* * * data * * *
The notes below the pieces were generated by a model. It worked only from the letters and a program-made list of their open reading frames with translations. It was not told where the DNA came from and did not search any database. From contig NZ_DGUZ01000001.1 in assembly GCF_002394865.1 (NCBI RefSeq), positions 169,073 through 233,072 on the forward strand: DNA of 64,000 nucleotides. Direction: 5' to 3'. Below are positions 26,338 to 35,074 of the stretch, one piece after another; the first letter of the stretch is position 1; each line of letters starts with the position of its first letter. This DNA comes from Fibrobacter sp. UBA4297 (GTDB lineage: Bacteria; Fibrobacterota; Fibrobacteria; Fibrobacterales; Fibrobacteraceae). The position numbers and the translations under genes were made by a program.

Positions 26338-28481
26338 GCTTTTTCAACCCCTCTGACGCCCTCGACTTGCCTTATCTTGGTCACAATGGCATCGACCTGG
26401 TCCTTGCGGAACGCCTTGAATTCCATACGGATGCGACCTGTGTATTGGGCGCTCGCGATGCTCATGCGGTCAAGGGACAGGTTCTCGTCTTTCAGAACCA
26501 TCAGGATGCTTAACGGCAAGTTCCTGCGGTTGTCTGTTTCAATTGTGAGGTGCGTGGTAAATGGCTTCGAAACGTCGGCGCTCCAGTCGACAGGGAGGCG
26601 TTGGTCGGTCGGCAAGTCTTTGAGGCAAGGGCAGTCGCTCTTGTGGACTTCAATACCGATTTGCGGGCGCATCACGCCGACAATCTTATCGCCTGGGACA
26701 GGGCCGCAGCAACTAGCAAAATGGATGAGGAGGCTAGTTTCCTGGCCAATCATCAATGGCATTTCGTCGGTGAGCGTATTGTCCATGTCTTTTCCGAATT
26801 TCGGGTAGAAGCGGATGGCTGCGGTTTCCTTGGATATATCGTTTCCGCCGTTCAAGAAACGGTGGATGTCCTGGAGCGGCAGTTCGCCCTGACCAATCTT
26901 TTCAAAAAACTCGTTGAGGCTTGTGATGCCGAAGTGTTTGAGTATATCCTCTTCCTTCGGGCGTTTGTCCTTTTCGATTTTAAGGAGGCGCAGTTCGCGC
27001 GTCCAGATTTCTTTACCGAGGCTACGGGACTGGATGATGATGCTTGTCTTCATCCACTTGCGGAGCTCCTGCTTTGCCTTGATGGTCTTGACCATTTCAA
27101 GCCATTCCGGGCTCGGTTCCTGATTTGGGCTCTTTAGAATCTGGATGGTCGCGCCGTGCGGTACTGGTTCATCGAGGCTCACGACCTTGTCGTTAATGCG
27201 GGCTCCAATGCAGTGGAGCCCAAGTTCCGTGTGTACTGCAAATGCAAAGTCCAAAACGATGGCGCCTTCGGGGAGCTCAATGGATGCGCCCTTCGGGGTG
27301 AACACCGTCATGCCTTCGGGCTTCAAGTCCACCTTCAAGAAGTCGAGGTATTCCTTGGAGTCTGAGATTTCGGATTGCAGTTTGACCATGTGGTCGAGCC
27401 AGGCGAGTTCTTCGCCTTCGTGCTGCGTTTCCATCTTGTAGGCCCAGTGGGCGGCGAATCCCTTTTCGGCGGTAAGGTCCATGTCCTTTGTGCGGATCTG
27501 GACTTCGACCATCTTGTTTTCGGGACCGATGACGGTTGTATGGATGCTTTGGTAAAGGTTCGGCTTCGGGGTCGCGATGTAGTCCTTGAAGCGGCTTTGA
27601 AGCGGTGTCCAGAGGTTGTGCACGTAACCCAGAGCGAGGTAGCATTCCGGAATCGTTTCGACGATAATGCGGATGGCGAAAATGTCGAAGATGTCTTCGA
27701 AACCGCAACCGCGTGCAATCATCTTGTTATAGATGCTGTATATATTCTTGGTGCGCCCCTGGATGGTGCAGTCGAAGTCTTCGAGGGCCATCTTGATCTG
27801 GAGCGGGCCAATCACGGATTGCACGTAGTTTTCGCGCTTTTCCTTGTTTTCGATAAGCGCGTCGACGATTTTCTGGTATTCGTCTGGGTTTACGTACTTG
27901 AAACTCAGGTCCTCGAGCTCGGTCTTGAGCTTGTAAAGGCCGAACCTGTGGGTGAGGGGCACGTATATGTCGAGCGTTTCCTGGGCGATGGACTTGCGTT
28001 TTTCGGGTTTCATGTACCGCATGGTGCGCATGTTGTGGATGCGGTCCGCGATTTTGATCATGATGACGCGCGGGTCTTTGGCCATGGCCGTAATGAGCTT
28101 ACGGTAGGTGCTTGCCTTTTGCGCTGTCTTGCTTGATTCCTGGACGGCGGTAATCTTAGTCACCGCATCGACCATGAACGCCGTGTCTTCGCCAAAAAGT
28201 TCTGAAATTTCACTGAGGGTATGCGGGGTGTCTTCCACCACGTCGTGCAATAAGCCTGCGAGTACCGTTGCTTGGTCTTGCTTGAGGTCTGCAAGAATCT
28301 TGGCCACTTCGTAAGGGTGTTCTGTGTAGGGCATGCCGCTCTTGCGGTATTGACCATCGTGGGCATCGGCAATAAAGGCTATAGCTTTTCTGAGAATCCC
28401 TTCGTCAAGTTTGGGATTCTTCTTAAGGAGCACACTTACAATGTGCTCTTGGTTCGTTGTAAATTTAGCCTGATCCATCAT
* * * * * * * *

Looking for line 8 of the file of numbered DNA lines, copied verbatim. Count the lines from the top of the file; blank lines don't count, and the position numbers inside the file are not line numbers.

26801 TCGGGTAGAAGCGGATGGCTGCGGTTTCCTTGGATATATCGTTTCCGCCGTTCAAGAAACGGTGGATGTCCTGGAGCGGCAGTTCGCCCTGACCAATCTT